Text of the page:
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Hungarian contribution to the Mars expedition: remote analysis using Earth analogues
Hungarian contribution to the Mars expedition: remote analysis using Earth analogues
30 March 2017
Modified: 15 July 2019
Reading time: 8 minute(s)
Does life other than ourselves exist somewhere in the universe, and if so, how could we trace it? What conditions are necessary for the development of living organisms – whether similar to or different from the ones on Earth? Can we find extra-terrestrial wet environments being favourable for the development of life? These questions are exciting for scientists and laymen alike. This is why we “interrogate” planet Mars during an international expedition in which Hungarian researchers also take part.

The European Space Agency (ESA), in which Hungary has full-fledged membership since last year, is to launch the ExoMars space probe which will drop a rover on the Martian surface with an on-board mini laboratory. This will be the first device on Mars able to drill down to a depth of up to two meters and analyse the collected samples through six months searching for past or present traces of liquid water. This will be the first time ever we will get truly in-depth measurement data about the red planet’s surface, so even the tiniest bit of new information can come as an amazing revelation. The project involves the large-scale joint program of the European Cooperation in Science and Technology (COST), including the Hungarian research group operating in the Research Centre for Astronomy and Earth Sciences of the Hungarian Academy of Sciences (HAS) whose task will be to support the design of sampling and the interpretation of sample data. Their project designed to analyse the surface evolution of Mars was funded by the NRDI Office in the framework of the Researchers’ Thematic Applications Programme.

In a nutshell, research by analogues compares similar processes to find differences. This method can reveal how the outcome is influenced by certain changes in the parameters of the given process. For instance, the consequences of different gravities or different wind speeds on two different celestial bodies, in our specific case. In this comparative analysis the Earth analogue is an experiment performed under a set of parameters that can be altered step by step during the research process, helping understand similar processes far away.

We know that our planet's profile is shaped by geological processes governed by physical and chemical laws, and these processes are, in all likelihood, universal. If winds build sand dunes here on Earth, the ones on Mars may be formed similarly but under different circumstances: wind dynamics, atmosphere density, composition and temperature, surface material etc. are different there. However, these conditions can be easily modelled in a laboratory. Some of the parameters (e.g. the gas composition, density and temperature of the atmosphere) can be set in special chambers, while mineral transformations under the special Martian temperature, dryness and atmospheric conditions can be simulated in other chambers. Gravity is the only parameter that cannot be changed at will, but a smart researcher will design a set of experiments where this factor is negligible.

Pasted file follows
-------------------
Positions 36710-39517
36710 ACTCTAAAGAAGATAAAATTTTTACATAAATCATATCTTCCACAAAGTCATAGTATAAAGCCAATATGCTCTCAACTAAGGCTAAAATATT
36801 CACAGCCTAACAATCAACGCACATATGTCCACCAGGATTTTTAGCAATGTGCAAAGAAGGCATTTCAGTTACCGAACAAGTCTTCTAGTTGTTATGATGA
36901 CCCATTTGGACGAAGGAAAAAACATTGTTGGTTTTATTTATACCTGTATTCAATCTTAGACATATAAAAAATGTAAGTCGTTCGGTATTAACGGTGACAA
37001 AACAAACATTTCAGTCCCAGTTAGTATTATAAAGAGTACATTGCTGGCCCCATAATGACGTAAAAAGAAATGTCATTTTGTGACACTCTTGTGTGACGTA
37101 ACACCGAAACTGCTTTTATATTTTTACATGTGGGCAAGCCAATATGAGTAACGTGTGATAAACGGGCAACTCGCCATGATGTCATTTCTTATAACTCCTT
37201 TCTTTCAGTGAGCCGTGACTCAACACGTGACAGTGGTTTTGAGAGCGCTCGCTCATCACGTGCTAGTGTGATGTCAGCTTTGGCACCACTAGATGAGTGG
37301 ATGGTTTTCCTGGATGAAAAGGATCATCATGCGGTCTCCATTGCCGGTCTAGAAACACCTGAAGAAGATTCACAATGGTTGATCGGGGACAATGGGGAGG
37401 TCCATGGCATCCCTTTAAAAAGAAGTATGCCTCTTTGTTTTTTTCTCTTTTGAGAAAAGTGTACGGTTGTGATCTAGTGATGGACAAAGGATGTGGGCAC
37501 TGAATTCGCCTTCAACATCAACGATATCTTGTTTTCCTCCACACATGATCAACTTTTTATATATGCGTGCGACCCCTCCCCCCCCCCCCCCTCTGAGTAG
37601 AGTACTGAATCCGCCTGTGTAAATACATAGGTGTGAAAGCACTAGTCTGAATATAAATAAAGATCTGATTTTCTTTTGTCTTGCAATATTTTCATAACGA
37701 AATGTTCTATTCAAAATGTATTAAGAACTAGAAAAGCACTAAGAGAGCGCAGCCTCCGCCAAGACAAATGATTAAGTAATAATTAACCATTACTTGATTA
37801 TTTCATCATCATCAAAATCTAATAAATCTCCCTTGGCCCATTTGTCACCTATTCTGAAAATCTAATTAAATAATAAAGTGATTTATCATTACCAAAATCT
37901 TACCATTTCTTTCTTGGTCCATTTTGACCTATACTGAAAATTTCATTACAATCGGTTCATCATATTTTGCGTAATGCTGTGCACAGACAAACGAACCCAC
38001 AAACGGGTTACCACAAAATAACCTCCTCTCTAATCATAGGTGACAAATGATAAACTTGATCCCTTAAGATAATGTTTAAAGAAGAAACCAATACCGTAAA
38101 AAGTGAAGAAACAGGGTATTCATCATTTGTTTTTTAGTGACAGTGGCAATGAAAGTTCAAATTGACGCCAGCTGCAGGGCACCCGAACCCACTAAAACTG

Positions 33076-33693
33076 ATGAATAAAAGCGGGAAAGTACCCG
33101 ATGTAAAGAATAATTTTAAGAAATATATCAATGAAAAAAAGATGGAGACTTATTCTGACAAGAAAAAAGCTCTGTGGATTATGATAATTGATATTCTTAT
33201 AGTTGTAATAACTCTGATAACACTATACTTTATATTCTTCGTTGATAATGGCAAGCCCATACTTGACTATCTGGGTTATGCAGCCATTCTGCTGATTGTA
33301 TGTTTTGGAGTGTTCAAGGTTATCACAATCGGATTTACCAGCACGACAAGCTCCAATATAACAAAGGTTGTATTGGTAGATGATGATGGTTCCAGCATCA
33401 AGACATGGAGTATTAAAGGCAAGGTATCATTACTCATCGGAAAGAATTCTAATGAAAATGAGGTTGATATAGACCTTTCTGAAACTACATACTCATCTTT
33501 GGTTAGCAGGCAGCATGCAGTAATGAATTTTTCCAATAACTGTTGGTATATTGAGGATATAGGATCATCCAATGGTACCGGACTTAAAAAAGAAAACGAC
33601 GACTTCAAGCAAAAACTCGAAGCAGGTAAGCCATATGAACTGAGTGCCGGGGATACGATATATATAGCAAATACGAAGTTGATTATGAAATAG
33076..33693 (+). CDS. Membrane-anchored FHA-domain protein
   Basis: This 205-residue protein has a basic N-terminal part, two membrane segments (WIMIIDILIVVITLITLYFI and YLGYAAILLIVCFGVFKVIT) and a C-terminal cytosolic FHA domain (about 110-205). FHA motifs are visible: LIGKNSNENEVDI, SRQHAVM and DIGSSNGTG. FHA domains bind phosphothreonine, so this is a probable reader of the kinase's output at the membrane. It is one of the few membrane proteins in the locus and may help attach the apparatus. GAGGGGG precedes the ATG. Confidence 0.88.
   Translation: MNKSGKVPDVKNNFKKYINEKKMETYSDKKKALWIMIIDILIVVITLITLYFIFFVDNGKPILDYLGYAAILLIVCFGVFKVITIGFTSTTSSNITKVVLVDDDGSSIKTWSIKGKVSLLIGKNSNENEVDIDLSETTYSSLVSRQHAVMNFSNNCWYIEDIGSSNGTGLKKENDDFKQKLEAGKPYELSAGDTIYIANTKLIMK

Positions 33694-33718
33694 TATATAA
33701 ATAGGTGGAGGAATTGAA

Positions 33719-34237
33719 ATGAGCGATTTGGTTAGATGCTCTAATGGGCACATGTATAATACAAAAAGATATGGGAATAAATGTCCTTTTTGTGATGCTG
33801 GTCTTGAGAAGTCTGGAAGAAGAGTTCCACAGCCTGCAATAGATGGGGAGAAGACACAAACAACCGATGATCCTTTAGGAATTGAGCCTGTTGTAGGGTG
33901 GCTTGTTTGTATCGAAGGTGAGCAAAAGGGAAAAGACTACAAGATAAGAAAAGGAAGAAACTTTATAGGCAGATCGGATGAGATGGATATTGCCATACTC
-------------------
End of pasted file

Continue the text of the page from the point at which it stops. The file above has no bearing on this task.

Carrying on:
Other researchers have already modelled in laboratory tests how wind carries sediments on Mars through saltation (i.e. by temporary lifting) at a speed that may be only tenth as fast as the speed of the particles when they start to move. The Hungarian team plans to conduct similar tests examining the properties of sedimentary environments on Earth with methods similar to those used by the ExoMars rover. Domestic analogies are practical in analysing the surface of Mars as it is easy here to distinguish and examine sedimentary rocks transported by wind or water. If we find out how to distinguish wind-carried sand from water-carried sand, this knowledge will probably be applicable under Martian conditions as well. The characteristic differences between the two types of particle transport can be examined directly on Earth, and it is assumed that any change in the transport medium will result in a similar difference on Mars. The Hungarian team does not seek to find completely Mars-like sites on Earth; they try to find partial analogies to gain a better understanding of the past and present surface processes on the other planet, in preparation for the complex further analysis of future data arriving from the Mars mission.